Q: How did you get interested in Jewish mysticism? Talk about how you researched some of the religious texts that the father, Saul Naumann, studies and translates.
A: I took a class in Jewish mysticism in college and some of the stranger aspects of it–especially the beliefs and methods of Abraham Abulafia–stuck with me. It was only after I returned from the national bee that I realized its uncanny resemblance to Abulafia’s techniques. It was at that moment Jewish mysticism entered the story, as well as the character of Saul. For research, I re-read some of the stuff I’d read in that class six years before, particularly the work of Gershom Scholem. I also found a book in which some of Abulafia’s texts had been translated into English.
Q: What is your background in non-Western religions? What research did you do in order to write about Aaron’s explorations of other faiths?
A: My background in non-Western religions was and remains fairly minimal. In a way that made it easier to write Aaron’s character since I was pretty much starting out from the same place he did. I did some minimal reading about Buddhism and nothing at all about Catholicism–a result of that was that I got a letter from a reader informing me that the kind of Catholic service I describe in the book doesn’t really happen anymore. The biggest part of my research involved learning about Hare Krishnas. I read a few books about them but, more importantly, I visited a Krishna temple posing as someone interested in joining. I spent the afternoon being led around by a really nice female devotee who answered my questions and gave me free stuff.
Q: What do you see as the parallels between religious and personal faith and something like a spelling bee?
A: Faith of some sort (in oneself, in someone else, or in something larger) generally comes into play when undertaking an action that involves risk. The higher the level of risk involved, the stronger chance that faith is also involved. In the case of the National Spelling Bee–in which 150 kids have survived a nationwide winnowing and now very publicly attempt to be the one remaining speller in a contest that initially involved over 9,000,000–I would say that those kids probably have faith in a combination of things, ranging from their personal abilities (augmented by hours and hours and hours of studying) to various higher powers. The winner of the 2000 bee, for example, was a born-again Christian who, whenever he was asked for his autograph, preceded his name with the words "Jesus Lives."
Q: How did your own sense of yourself as Jewish play into your development of the Naumann family, and the different members’ approaches to Jewishness?
A: Having been raised in an observant Jewish household, making the family in Bee Season Jewish was a matter of convenience along the lines of choosing to set the story in the early 1980s. For the purposes of the story’s larger concepts, the family could have just as easily been Hindu or Catholic. Making the family Jewish allowed me to rely upon my own memories of observance, including attending services.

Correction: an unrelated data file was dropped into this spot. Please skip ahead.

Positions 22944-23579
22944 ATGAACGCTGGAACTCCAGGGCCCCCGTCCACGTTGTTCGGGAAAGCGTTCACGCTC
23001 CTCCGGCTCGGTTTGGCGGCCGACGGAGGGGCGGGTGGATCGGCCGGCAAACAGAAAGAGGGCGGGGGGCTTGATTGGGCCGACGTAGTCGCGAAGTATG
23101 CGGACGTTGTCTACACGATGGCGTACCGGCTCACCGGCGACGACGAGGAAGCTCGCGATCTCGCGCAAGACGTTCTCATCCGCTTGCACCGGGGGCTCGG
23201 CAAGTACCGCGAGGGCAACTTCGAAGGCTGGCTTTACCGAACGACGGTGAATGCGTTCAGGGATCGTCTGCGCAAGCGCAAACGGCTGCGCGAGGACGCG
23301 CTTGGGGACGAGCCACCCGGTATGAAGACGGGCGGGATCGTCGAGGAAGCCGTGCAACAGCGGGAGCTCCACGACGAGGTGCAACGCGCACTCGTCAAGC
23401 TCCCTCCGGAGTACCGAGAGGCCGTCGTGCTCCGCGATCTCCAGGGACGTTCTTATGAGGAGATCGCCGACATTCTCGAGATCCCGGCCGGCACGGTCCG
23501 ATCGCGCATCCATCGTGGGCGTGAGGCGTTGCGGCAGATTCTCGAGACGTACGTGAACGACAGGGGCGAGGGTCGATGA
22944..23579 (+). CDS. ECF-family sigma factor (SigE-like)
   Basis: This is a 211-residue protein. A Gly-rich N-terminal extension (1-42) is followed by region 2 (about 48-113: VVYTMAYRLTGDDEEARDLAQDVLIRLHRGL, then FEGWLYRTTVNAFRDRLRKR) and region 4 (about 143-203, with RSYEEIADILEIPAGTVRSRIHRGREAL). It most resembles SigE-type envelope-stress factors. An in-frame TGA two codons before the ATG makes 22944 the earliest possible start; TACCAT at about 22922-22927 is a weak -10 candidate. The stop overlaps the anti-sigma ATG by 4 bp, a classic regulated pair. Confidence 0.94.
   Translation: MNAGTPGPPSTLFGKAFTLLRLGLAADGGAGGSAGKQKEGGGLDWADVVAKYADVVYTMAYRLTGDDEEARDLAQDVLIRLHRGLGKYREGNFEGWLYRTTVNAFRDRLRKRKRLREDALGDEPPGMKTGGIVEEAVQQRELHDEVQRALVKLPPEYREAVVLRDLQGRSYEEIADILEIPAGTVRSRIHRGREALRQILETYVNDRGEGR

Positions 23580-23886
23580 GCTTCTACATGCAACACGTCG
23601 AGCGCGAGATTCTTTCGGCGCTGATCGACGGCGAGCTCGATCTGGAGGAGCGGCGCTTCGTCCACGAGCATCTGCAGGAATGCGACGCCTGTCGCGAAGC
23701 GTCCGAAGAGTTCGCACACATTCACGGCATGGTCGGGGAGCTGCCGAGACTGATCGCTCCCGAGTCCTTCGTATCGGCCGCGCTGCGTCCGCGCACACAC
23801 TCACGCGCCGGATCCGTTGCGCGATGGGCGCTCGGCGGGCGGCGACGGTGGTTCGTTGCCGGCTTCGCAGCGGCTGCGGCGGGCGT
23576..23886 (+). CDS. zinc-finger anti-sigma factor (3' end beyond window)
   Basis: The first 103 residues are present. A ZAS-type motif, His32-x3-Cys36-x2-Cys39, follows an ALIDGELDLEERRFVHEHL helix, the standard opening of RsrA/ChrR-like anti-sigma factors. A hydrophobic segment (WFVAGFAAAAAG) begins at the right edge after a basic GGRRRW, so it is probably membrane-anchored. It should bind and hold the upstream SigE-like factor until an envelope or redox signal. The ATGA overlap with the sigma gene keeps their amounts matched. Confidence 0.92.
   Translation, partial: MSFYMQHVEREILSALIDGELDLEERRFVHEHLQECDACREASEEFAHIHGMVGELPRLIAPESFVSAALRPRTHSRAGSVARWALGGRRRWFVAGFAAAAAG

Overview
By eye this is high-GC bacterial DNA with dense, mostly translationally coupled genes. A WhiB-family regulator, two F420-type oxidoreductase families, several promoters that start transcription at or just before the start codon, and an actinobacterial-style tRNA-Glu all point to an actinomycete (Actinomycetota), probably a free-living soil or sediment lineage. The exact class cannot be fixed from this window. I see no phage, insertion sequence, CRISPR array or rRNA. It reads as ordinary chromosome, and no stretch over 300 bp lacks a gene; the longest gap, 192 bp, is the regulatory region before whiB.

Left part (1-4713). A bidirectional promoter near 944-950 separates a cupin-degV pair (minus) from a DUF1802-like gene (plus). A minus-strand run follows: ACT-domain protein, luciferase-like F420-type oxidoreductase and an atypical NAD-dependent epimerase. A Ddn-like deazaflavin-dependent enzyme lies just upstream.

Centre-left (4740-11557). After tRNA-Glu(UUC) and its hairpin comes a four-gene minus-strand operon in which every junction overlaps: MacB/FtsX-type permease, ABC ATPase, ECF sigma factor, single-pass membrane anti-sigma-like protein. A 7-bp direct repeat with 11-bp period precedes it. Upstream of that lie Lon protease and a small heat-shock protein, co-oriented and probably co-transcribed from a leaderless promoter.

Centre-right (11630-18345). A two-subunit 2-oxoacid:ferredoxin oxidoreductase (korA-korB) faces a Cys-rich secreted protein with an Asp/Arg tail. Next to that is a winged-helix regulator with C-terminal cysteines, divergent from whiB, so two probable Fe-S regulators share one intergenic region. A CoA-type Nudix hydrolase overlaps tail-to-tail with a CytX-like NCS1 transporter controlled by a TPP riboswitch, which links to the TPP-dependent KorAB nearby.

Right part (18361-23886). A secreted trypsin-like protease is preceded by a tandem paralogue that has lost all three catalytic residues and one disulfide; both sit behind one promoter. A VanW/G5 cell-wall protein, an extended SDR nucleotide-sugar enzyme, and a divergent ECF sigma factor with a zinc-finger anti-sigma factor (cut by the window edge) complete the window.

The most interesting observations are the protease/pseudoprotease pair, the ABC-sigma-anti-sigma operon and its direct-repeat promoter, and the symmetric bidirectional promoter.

Q: As Eliza becomes more proficient at spelling and "opens herself up to the letters," she seems to evolve into a different person. What do you see as the relationship between coming of age and mastering language?
A: I relate Eliza’s growing proficiency with spelling to the general childhood and adolescent experience of growing to appreciate one’s strengths and becoming more self-confident as a result of this knowledge. I’ve never really thought much about the mastery of language in relation to coming of age, though it sounds like a great thesis topic.
Q: Where do you see each of these characters in ten years?
A: Where these characters are in ten years depends a lot upon how Saul reacts to the actions Eliza takes at the story’s end. Ten years from now, the family could be in a much better place than they are at the story’s end, or the story’s end could have marked the beginning of a downward spiral; it all depends upon whether or not Saul interprets his daughter’s actions as a wake-up call to what’s been happening to the family.
Q: Bee Season is written in a quirky third-person voice and the world of the Naumanns is permeated by popular culture references that bristle against the spiritual longings of each character. What writers and books have influenced you in the development of this style?
A: David Foster Wallace was both a structural and narrative influence; I was just finishing Infinite Jest as I began Bee Season and I pretty much stole his structural use of small sections of text that carry the reader from one place to another as the story proceeds. Other influences are less direct but would probably include Donald Barthleme, and J.D. Salinger and a whole slew of other writers I admire and consciously or unconsciously attempt to emulate in one way or another. I’m a huge admirer of Nabokov, for example, and I can only hope that some of him has rubbed of on me.
Q: Your next book deals with a particularly virulent early twentieth century flu epidemic. How did you come to this topic?
A: I don’t feel that I come to topics; it’s more the other way around. I feel like spelling bees found me, as did the 1918 influenza epidemic. I first read about the 1918 epidemic in a newspaper article about two years ago and I’ve been pretty much obsessed ever since. Because novels take so long to write, a degree of obsession is an essential guard against boredom.
Published by Anchor
May 15, 2001
| 288 Pages
| 5-3/16 x 8
| ISBN 9780385498807
Published by Anchor
Aug 13, 2002
| 288 Pages
| ISBN 9781400032761